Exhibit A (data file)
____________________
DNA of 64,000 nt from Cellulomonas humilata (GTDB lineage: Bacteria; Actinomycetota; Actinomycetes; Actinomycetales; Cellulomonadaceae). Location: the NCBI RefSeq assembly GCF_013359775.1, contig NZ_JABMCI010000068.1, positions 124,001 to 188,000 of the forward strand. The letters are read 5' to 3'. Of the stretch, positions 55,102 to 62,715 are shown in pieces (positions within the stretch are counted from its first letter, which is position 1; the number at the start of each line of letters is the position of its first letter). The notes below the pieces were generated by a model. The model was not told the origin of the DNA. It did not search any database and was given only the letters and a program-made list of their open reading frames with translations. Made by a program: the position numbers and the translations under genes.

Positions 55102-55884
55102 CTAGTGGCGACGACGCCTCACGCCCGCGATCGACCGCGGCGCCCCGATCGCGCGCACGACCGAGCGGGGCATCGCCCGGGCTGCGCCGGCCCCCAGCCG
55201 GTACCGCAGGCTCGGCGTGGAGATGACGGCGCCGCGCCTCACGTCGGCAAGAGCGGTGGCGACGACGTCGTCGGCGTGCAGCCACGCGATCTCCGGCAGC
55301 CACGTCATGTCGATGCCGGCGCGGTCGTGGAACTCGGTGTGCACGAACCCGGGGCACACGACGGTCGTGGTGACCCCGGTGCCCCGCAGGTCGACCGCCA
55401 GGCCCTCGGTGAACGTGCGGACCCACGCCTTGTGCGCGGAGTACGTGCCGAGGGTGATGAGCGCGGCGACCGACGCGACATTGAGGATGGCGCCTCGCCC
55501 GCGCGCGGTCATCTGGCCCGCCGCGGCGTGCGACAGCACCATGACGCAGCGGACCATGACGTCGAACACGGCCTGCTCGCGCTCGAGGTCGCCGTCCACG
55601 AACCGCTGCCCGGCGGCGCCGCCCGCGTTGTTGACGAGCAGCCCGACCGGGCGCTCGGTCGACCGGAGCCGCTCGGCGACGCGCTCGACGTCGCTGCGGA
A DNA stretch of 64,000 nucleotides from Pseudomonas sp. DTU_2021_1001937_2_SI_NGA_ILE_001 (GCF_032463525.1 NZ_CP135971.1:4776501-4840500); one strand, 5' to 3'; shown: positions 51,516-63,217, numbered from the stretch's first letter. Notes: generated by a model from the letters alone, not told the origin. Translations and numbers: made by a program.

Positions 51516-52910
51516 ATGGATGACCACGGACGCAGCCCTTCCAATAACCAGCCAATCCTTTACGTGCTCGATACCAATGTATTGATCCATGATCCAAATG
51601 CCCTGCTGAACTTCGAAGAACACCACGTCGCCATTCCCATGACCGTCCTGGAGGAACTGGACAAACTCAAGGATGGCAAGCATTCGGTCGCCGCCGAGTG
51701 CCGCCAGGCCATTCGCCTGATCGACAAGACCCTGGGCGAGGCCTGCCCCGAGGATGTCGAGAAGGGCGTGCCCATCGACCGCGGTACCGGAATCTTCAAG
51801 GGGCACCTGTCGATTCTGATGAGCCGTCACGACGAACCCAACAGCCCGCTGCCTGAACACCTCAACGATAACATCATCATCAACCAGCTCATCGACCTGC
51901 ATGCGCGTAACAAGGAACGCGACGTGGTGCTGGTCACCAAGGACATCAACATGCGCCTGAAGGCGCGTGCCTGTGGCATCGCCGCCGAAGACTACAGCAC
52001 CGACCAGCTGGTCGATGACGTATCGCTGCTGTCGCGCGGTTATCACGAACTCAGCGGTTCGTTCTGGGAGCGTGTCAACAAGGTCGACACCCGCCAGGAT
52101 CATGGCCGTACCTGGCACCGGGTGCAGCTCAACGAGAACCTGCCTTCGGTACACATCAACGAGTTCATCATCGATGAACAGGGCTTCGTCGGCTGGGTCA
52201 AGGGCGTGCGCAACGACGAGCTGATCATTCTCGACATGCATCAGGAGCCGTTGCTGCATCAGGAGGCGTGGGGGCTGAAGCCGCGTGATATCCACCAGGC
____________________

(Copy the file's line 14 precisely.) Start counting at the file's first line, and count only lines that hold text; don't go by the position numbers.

51801 GGGCACCTGTCGATTCTGATGAGCCGTCACGACGAACCCAACAGCCCGCTGCCTGAACACCTCAACGATAACATCATCATCAACCAGCTCATCGACCTGC